1. How do I obtain a Form UC-1099G?

    Click to access the Taxation of UC Benefits page and follow instructions.

    2. What if I receive a Form UC-1099G with an incorrect amount in "Total Payment" or "Tax Withheld" areas of the form?

    For income tax purposes, UC benefits are reported in the calendar year in which they are paid, regardless of when the application or claim for benefits was filed.

    If you believe the "Total Payment" or "Tax Withheld" on Form UC-1099G is incorrect, please contact a UC Service Center 7 a.m. to 8:30 p.m. Monday through Friday and Sundays 7 a.m. to 2:30 p.m. or the Claims Information Center at (717) 783-3140, Monday through Friday, 7:30 a.m. to 4:30 p.m. All payments made to you and amounts withheld will be recalculated and compared to the amount on your Form UC-1099G. If the amount is incorrect, an amended Form UC-1099G will be issued.

    3. What happens if UC benefit checks were returned and re-deposited into my account after the original Form UC-1099G was mailed to me?

    An amended Form UC-1099G must be issued. You may contact a UC Service Center 7 a.m. to 8:30 p.m. Monday through Friday and Sundays 7 a.m. to 2:30 p.m., or the Claims Information Center at (717) 783-3140, Monday through Friday, 7:30 a.m. to 4:30 p.m. Your social security number and mailing address will be verified before an amended Form UC-1099G will be issued.

    4. What if I receive a Form UC-1099G after I have filed my federal income tax return with the IRS?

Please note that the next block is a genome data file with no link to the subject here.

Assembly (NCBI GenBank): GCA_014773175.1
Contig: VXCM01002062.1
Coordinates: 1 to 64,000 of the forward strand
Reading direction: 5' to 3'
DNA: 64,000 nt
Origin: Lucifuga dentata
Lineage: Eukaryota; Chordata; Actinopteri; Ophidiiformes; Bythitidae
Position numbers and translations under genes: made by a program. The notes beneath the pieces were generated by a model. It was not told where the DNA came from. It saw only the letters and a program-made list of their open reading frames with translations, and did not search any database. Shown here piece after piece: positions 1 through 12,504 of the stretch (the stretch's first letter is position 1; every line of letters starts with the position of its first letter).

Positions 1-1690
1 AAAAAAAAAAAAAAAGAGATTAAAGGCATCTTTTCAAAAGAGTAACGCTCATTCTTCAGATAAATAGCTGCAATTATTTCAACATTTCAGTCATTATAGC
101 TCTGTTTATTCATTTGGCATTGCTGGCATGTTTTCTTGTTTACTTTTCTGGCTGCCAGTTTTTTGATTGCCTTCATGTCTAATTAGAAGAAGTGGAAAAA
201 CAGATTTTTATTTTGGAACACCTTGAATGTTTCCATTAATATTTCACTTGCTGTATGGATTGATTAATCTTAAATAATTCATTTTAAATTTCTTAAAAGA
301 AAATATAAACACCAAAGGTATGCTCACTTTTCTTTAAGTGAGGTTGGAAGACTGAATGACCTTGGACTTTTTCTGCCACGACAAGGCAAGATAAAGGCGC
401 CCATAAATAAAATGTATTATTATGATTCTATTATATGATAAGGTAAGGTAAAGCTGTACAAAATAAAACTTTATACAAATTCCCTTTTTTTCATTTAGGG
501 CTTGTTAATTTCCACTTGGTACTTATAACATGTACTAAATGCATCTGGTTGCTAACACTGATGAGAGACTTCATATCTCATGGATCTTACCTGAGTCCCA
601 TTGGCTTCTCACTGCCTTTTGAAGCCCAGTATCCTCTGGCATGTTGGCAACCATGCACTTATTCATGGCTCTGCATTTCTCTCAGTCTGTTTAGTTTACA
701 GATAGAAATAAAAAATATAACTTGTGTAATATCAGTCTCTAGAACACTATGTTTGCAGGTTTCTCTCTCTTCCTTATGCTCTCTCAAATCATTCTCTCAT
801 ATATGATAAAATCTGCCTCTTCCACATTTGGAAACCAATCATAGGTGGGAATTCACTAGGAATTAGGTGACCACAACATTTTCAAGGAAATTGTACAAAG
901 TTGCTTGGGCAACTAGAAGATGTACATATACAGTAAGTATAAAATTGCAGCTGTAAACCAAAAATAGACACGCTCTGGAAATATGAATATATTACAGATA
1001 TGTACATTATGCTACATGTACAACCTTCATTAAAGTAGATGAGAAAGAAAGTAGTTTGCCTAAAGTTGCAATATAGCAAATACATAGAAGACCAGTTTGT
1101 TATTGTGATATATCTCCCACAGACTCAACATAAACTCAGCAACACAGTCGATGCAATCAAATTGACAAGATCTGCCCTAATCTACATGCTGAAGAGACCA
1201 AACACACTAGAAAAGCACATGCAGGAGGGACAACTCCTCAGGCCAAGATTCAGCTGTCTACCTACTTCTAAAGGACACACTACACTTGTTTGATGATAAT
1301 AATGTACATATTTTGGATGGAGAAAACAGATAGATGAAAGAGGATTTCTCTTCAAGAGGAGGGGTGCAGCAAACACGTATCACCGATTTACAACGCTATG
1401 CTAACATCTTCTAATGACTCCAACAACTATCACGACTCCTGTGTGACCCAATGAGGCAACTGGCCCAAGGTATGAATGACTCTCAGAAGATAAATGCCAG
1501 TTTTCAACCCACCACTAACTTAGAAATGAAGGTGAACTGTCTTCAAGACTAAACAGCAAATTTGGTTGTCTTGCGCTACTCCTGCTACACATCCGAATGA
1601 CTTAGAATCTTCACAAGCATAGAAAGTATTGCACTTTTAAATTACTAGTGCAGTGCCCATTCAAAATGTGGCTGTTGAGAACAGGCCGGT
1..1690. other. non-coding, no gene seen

Any questions concerning any adjustments that need to be made on your federal income tax return should be directed to the IRS at 1-800-829-1040.

    5. What if I received an overpayment of benefits in one year and I repaid any of it in the same or subsequent calendar year?

    Note: The "total payment" section on your UC-1099G form includes all benefits paid to you during the calendar year, including benefits that were applied to an overpayment.

    For more information on how to report your repayment of UC benefits on your tax return, see Unemployment Benefits and Repayments in IRS Pub. 525 or contact the IRS directly at 1-800-829-1040.

    6. What do I do if I believe the UC benefit check(s) were not cashed by me, or were cashed without my permission?

    To start an investigation, contact a UC Service Center 7 a.m. to 8:30 p.m. Monday through Friday and Sundays 7 a.m. to 2:30 p.m., or the Claims Information Center at (717) 783-3140, Monday through Friday, 7:30 a.m. to 4:30 p.m.

    With unemployment rates at record-high levels many workers are facing the prospect of running out of unemployment benefits. Currently the state of Pennsylvania offers a maximum of 99 weeks of unemployment benefits: 26 weeks from the regular state unemployment insurance agency, 53 weeks from the emergency unemployment compensation program and 20 weeks from the extended benefits program.

    However, as our reader D. Wood asked recently: “Are there any unemployment benefits after 99 weeks?”

    At this moment there are no additional unemployment benefits nor are there any plans for them. What is more, the current extension program which allows for the extended benefits and emergency unemployment compensation benefits will expire at the end of this year. So, it is likely unemployment benefits will be reduced next year to pre-2008 levels.

    However, this does not mean there are no additional options to workers who run out of unemployment benefit weeks and still need financial assistance. For instance, Pennsylvania unemployed workers may apply for Temporary Assistance for Needy Families, or TANF, and for General Assistance, GA. Would you like to find more information on these two programs. Click here to visit Pennsylvania’s website on human services or read below for a summary of the most frequently asked questions about these programs.